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NYT Analysis Exposes Biden Fecklessness – HotAir

The New York Times has an analysis written by Peter Baker that exposes just how feckless the Biden Administration has been in dealing with Iranian proxies.

The lede makes it blindingly obvious that Biden and his administration knew that American troops would get killed. Yet their responses to the nearly 200 attacks on Americans since 10/7 have been “carefully calibrated”–read weak–in the vain hope that showing restraint would somehow, magically, prevent the day that Americans would die from coming.

It doesn’t work like that. When you signal to an enemy that they can attack with impunity, they will.

Biden had made it crystal clear that Iran could direct its proxies to attack Americans without paying a price–even its proxies haven’t paid much of a price–so of course, Iran took the opportunity offered them.

This was the day that President Biden and his team had feared for more than three months, the day that relatively low-level attacks by Iranian proxy groups on American troops in the Middle East turned deadly and intensified the pressure on the president to respond in kind.

With three American service members killed and two dozen more injured by a drone in Jordan, Mr. Biden must decide how far he is willing to go in terms of retaliation at the risk of a wider war that he has sought to avoid ever since the Oct. 7 terrorist attack by Hamas touched off the current Middle East crisis.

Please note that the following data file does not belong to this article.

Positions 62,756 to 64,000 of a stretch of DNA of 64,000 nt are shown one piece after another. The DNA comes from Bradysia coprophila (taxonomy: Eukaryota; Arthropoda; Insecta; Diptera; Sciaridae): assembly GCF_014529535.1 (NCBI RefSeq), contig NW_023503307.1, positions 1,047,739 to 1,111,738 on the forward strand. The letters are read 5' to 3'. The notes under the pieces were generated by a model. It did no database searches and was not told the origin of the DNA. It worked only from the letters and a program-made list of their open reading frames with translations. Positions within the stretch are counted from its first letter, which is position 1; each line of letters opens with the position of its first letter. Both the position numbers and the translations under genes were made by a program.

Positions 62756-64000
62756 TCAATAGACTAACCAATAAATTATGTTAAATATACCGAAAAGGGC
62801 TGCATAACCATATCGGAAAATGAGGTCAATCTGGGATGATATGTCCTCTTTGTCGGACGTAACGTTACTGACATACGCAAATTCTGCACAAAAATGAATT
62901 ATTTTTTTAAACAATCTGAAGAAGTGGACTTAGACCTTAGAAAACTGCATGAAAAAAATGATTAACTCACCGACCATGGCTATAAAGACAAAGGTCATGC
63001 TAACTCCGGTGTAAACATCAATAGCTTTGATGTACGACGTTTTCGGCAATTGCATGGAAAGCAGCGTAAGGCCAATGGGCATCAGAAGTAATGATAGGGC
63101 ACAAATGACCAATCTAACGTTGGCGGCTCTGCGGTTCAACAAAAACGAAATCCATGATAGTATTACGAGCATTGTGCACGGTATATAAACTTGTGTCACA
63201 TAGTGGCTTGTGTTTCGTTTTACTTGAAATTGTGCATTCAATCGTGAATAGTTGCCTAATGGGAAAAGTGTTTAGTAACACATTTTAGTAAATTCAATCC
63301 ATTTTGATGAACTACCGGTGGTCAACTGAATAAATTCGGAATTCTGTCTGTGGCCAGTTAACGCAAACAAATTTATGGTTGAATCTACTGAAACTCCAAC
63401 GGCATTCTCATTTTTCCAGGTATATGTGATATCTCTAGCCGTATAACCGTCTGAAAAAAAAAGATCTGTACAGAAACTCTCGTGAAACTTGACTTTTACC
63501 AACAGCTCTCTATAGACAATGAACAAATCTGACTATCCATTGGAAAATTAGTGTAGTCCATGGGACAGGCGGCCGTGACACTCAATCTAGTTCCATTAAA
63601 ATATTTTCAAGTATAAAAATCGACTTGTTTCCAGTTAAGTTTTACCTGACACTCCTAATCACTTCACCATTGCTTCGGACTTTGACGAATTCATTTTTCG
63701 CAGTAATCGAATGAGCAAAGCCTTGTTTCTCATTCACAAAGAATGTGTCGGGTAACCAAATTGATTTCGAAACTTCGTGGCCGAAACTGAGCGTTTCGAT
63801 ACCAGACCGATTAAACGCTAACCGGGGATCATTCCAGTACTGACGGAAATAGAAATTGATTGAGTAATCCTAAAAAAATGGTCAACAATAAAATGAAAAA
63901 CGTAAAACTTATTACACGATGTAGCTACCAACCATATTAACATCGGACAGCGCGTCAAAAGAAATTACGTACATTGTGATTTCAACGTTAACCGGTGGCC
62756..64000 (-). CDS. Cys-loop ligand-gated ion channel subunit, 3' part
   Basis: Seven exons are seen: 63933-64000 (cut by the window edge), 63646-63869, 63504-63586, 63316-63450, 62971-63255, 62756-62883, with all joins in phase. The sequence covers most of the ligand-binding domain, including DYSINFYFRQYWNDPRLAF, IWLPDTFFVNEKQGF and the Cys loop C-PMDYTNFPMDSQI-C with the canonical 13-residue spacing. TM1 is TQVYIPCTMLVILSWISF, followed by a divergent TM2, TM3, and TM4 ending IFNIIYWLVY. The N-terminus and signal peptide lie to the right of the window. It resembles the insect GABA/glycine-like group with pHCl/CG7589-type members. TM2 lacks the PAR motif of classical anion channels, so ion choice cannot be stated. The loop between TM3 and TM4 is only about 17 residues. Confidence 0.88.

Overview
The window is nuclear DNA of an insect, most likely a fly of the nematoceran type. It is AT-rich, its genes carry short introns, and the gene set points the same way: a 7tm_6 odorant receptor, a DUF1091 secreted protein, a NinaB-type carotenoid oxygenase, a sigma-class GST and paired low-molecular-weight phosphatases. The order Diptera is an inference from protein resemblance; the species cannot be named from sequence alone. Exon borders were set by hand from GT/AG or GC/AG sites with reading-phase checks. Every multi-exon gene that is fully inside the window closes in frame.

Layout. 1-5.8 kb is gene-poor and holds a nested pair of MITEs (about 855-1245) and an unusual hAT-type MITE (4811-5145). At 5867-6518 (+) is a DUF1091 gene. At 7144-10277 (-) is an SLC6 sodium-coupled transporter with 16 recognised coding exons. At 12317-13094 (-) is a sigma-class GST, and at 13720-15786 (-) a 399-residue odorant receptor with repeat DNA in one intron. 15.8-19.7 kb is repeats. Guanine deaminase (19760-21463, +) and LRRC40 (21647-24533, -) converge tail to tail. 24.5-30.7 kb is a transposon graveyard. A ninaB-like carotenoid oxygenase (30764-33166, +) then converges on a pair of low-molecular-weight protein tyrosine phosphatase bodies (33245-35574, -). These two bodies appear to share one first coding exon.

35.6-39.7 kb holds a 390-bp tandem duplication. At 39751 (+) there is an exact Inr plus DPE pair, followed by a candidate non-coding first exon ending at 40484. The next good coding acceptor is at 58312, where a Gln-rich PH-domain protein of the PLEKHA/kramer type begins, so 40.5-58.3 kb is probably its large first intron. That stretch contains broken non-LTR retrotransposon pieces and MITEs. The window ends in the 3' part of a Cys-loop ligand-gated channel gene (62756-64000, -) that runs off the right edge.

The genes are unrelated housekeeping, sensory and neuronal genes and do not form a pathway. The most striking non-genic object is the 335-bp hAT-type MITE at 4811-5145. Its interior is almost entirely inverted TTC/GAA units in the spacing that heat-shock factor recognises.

Until now, the president had carefully calibrated his responses to the more than 150 attacks by Iranian-backed militias on American forces in the region since Oct. 7. He essentially ignored the majority that were successfully intercepted or did little to no damage while authorizing limited U.S. strikes focused mainly on buildings, weapons and infrastructure after attacks that were more brazen, most notably against the Houthis in Yemen who have targeted shipping in the Red Sea.

Let that sink in. At no point in this conflict has Biden done anything proactively to give Iran pause and to induce them to rethink their strategy. They knew Iran was going to bring things to this point, yet they struck buildings and ignored anything thrown at us or others if no damage was caused.

Yet if they throw enough stuff at us, something will hit.

Something did.

When you are dealing with a determined enemy,–and Iran certainly is that having been in a warm war with us since 1979–deterrence is the only way to prevent losses. Biden has, instead, been passive, making at most symbolic strikes on Iran’s cats’ paws.

Which is why they knew this day was coming. How could it not? Iran has made it crystal clear that they will strike as hard and as often as they can get away with.

The only way to stop such a determined foe is to ensure they know they can’t get away with it. That doesn’t mean a full-scale war with boots on the ground–that is what you want to avoid, after all. Instead, you do what any smart person does: hit them back harder until they stop. When they stop, you stop.